Donald Trump savaged for immigration policy at GOP debate: 'We can’t ship 11 million people out of this country…children will be terrified'

'We all know we can’t pick them up and ship them across the border, it is not a serious argument,' said John Kasich

David Usborne
New York
Wednesday 11 November 2015 05:42 GMT
Highlights from the latest GOP debate

The eight leading Republican candidates for president navigated huge fissures separating them on several fronts at a frosty and fractious debate in Milwaukee, Wisconsin, last night, not least with starkly diverging visions on foreign policy and on how they would like to see Americans taxed.

Donald Trump, who drew boos from the audience when he scolded Carly Fiorina for “interrupting everybody”, declared that he welcomed President Vladimir Putin’s intervention in Syria. “If Putin wants to go in and knock the hell out of Isis I am all for it, one hundred per cent,” he said.

Jeb Bush, the former governor of Florida, who came to the night under intense pressure to improve on past debate performances, turned on Mr Trump and said he was approaching foreign policy with a “board-game mentality”.

One of the sharpest exchanges of the night, which marked the fourth debate between Republican hopefuls, came when Senator Rand Paul tried to suggest that Senator Marco Rubio could not be a conservative and at the same time fail to limit spending on the American military. It got him a quick reply.

Parts of the night even turned into a debate on how big the US military should be. Branding Mr Paul an isolationist, Senator Rubio, whose mantra is that he will be the president of the 21st Century, asserted: “I know that the word is a stronger and safer place when we are the strongest military power in the world.” That and the other lines from Mr Rubio drew some of the strongest applause of the night.

The leading candidates take the stage in Milwaukee. Morry Gash/AP
The leading candidates take the stage in Milwaukee. Morry Gash/AP (Morry Gash/AP)

Both Mr Trump and Ben Carson, the retired neurosurgeon, who together continue to lead the polls, evoked generals they had “recently talked to” to underpin their foreign policy comments. Mr Carson said the solution on Isis was to make them “look like losers” and one way to do that would be take the oil fields in Iraq from their control, implying that he would use US troops to do it.

Leaving Mr Trump aside, some candidates vied with one another to promise to be toughest with Mr Putin. While Mr Rubio called the Russian leader a “gangster”, Ms Fiorina vowed to build new missile defence systems “under his nose” in Poland and return thousands of US soldiers to Germany, not to “start a war,” she said, but to show Moscow the US “is serious about defending its allies”.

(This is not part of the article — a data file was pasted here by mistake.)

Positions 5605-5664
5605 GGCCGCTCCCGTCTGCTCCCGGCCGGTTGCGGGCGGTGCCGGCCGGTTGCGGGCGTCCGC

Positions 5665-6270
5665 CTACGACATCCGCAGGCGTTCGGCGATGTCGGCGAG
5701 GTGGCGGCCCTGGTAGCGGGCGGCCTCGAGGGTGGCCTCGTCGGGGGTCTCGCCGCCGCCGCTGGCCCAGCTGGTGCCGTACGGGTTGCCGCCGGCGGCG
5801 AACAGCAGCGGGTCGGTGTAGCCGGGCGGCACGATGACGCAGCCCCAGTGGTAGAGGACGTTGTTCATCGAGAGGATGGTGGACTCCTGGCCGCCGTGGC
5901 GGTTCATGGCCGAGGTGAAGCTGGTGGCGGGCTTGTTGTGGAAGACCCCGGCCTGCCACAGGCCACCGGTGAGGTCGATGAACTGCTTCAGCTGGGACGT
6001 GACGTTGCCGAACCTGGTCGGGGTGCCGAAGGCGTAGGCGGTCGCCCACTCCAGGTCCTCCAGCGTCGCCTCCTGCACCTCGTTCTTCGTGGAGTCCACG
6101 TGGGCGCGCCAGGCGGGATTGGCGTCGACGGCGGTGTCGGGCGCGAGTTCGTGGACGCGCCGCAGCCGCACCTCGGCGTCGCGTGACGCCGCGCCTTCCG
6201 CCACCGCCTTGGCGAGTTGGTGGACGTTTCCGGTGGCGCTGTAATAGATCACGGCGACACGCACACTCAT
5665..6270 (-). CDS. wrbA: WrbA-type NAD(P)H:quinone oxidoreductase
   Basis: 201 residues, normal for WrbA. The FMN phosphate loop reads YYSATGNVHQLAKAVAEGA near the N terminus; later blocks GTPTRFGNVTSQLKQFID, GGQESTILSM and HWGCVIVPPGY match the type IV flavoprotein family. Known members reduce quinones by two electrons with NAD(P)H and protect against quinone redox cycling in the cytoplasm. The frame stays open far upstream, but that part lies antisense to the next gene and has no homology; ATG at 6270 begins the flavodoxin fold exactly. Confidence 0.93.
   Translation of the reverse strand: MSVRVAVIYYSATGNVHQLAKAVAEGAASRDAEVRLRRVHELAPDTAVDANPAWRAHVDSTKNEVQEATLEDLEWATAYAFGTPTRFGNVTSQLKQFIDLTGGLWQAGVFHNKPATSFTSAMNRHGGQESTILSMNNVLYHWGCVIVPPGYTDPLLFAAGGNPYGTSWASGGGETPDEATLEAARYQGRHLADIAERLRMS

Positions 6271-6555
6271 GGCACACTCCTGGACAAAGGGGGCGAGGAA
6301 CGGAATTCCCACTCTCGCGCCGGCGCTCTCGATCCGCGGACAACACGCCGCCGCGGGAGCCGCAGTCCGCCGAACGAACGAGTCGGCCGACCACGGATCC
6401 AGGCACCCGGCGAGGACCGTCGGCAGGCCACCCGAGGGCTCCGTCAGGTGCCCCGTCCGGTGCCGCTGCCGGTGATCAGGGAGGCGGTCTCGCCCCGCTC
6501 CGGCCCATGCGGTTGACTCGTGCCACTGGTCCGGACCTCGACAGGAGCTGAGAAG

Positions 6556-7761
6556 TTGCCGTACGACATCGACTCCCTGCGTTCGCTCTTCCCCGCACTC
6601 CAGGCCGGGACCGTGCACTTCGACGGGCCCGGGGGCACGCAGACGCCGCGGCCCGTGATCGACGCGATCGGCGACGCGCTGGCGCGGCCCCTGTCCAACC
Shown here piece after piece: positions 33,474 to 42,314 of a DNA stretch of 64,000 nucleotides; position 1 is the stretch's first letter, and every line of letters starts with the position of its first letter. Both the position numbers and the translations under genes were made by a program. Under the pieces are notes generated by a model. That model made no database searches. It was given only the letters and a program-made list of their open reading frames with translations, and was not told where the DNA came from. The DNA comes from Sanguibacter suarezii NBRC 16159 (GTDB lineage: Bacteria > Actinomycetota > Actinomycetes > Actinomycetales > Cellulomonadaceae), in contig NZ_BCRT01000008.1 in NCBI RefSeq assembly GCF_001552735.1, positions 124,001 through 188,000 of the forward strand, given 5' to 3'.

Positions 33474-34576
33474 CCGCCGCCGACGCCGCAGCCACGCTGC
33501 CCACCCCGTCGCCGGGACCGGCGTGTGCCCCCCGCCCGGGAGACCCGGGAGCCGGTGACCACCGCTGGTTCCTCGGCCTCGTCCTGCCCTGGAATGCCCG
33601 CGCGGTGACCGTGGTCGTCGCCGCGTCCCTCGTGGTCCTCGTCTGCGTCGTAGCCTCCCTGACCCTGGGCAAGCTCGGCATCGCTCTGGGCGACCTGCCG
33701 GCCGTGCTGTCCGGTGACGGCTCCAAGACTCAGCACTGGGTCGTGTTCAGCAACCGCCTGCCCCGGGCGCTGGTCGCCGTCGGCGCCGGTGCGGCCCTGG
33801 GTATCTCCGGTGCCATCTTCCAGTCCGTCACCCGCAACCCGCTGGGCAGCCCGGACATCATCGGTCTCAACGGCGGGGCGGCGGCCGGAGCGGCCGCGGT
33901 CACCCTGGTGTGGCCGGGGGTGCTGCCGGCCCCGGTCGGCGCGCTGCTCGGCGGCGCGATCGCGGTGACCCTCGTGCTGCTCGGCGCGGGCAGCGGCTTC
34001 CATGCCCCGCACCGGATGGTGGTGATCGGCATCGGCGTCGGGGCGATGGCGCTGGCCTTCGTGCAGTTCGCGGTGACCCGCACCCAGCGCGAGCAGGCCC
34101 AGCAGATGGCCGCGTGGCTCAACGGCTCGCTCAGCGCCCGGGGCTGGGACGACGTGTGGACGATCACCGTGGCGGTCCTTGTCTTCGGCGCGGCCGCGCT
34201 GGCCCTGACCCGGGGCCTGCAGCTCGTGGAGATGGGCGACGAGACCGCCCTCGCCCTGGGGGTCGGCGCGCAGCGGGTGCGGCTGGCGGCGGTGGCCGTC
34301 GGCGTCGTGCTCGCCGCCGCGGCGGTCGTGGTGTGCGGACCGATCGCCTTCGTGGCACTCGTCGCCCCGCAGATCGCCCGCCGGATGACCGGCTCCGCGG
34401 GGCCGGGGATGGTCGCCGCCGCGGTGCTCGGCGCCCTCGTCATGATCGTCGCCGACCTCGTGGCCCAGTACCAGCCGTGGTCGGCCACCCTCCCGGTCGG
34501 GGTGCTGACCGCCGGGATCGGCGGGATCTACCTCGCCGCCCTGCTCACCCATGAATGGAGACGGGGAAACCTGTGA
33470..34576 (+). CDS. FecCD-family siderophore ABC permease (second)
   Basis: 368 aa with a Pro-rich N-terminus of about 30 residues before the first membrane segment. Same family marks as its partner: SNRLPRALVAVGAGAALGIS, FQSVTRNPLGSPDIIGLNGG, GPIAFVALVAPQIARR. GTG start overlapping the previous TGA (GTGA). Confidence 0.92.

Perhaps it was Mr Trump who suffered the worst incoming fire at the debate that was jointly sponsored by the Fox Business Channel and the Wall Street Journal. John Kasich, the Governor of Ohio, with some backing from Mr Bush, ripped into the property magnate for continuing to suggest that he would build a wall along the border with Mexico and deport 11 million people living in the US illegally.

“We all know we can’t pick them up and ship them across the border, it is not a serious argument, not an adult argument…we can’t ship 11 million people out of this country…children will be terrified,” Governor Kasich said. Mr Trump grumpily returned: “I don’t have to hear from this man.” Mr Bush argued that Mr Trump’s deportation pledge meant Hillary Clinton was doing “high fives” in her camp.

While on taxation there was a consensus that Americans should be paying less of them, there was little agreement on how to set about that with three – Senators Cruz and Paul as well as Mr Carson – seeking a flat tax solution (with Mr Cruz also seeking to eliminate the Internal Revenue Service entirely) and everyone else offering less radical plans for lower taxes and a smaller tax code.

After suffering a battering over the last several days over details of his biography, Mr Carson seemed to find a smoother groove on the stage. He tried and perhaps succeeded in dispensing with the controversies fairly quickly. “I have no problem being vetted, what I do have a problem with is being lied about and putting it there as if it was true,” he said.

Senator Cruz, the Tea Party favourite from Texas, skirted close to mimicking the famous “oops” disaster that befell the former Governor of Texas, Rick Perry, four years ago when he pledged to eliminate three federal agencies in Washington but could remember only two of them. Mr Cruz did two better and said he would get rid of five. And he named them: the IRS, Energy, Commerce, Housing and Urban Development and Commerce. Yes, he said Commerce twice.

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